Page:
All in all, the scent lasted approximately 6 hours on me and the sillage was incredibly low. The projection of Batucada dropped to almost nothing exactly 12 minutes into my test. For me, L’Artisan perfumes frequently take sheerness, lightness and unobtrusiveness to a whole new degree — but that may be a plus for many. This eau de toilette is no exception. The longevity, however, is not incredibly high and that doesn’t just apply to my peculiar, scent-consuming skin. Others have reported poor to moderate longevity.

To be honest, Batucada not a perfume I would ever wear. A small part of me likes the mental associations, but most of me feels as though my salty, buttery, tropical skin needs a post-beach shower. For some, that sensation may be too much and may turn this scent into just a novelty act that’s fun only for a one-time sniff. That seems to be the reaction of most reviewers: Robin at Now Smell This enjoyed it in that same way, but would never buy it; Freddie at Smelly Thoughts found it “pleasant” but struggled to “write about this as a serious fragrance;” and the Candy Perfume Boy thought there were much better cocktail and/or citrus fragrances on the market, concluding that “it is by far the most disappointing of L’Artisan Parfumeur’s Les Voyages Exotiques.”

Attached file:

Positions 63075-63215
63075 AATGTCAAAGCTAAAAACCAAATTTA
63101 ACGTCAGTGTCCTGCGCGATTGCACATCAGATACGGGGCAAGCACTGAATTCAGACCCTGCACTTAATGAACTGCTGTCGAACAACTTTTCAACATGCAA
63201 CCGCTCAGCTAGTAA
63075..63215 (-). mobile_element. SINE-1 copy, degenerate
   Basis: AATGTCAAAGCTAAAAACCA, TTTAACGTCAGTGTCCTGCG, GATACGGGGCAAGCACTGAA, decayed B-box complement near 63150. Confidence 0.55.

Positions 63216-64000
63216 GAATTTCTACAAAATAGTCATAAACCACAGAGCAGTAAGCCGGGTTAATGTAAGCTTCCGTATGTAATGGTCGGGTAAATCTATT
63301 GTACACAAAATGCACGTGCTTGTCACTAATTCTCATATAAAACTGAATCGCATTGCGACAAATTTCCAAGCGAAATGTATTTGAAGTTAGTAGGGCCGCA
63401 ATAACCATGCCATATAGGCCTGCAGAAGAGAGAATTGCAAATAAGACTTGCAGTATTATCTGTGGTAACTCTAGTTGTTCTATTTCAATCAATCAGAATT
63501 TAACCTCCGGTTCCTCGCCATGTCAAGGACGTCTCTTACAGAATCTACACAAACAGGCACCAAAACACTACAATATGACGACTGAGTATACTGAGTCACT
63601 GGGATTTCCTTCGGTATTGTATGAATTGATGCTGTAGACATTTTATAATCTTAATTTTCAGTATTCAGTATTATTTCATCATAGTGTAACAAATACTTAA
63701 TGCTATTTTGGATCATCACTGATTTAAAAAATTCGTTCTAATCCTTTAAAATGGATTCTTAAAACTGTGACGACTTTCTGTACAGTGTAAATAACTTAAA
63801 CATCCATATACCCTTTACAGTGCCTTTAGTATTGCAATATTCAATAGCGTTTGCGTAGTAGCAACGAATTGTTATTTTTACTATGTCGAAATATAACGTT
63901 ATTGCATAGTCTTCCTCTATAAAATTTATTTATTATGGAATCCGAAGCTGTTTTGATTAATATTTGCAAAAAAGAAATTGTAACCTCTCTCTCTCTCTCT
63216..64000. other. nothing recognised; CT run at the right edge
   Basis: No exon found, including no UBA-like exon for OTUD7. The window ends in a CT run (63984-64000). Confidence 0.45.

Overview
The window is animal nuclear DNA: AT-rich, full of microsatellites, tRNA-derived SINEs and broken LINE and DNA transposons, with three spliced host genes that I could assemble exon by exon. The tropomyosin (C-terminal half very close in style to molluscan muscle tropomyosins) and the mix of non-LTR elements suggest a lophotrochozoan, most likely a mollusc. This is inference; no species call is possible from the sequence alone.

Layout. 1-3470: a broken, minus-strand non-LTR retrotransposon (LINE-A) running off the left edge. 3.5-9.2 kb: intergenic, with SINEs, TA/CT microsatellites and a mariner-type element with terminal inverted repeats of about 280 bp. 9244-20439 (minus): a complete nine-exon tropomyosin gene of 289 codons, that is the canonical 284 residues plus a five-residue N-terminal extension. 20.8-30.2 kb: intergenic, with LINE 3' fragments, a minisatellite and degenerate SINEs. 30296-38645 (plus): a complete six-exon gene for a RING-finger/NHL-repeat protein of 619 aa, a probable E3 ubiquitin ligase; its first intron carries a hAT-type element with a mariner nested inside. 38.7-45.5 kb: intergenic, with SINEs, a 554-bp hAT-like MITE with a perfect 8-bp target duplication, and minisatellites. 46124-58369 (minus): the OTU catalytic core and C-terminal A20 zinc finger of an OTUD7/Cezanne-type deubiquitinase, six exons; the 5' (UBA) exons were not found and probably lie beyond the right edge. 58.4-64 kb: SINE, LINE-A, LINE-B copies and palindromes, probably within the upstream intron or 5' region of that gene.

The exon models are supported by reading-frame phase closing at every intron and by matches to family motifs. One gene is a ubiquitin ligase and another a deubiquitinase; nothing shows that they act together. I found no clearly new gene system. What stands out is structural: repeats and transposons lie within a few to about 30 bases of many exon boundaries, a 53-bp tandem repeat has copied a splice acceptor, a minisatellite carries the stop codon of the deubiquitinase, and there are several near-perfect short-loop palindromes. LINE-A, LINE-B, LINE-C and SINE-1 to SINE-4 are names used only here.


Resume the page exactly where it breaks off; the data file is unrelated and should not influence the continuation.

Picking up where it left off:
General commentators are slightly more enthusiastic about the scent. Slightly. On Fragrantica, those who didn’t feel “drunk and in desperate need of shower” liked it. But few would pay the price for a full bottle which is about $100 or $145 (depending on size) and available on the L’Artisan websiteLuckyscent and Parfum1.

I really struggle with scents from L’Artisan. I want to like them but — with the exception of the absolutely fabulous, fantastic Safran Troublant — the line simply hasn’t worked for me thus far. Batucada is no exception.

Review en Bref: L’Artisan Parfumeur Mon Numero 10

As always, my Reviews en Bref are for perfumes that — for whatever reason — didn’t seem to warrant a full, exhaustive, detailed analysis.

Mon Numero 10 is part of the perfume “By The Numbers” series that legendary perfumer, Bertrand Duchaufour, made for L’Artisan Parfumeur. In a nutshell, he created ten fragrances in 2009 as a one-time exclusive deal for customers, each of whom would essentially be getting a bespoke, unique fragrance. Only one bottle was ever made for each of the perfumes and at the cost of $10,000. (NST says it was $20,000 each!) Two years later, in 2011, L’Artisan came out with slight variations on eight of those bespoke perfumes for the general masses with certain numbers in the line being exclusive to a particular city and/or retailer. Mon Numero 10 is New York’s perfume and exclusive to Barney’s which sells it world-wide for $200 for 3.4 oz/100 ml.

Mon Numero 10 comes in eau de parfum concentration and is categorized on Fragrantica as an oriental. There, as elsewhere, no perfume notes are given; you see only leather and amber mentioned as a general sense of the perfume. I did manage to find a full list of notes on Perfume Niche (which also is the only place I found to sell samples of it, priced at $5 a vial). The perfume contains: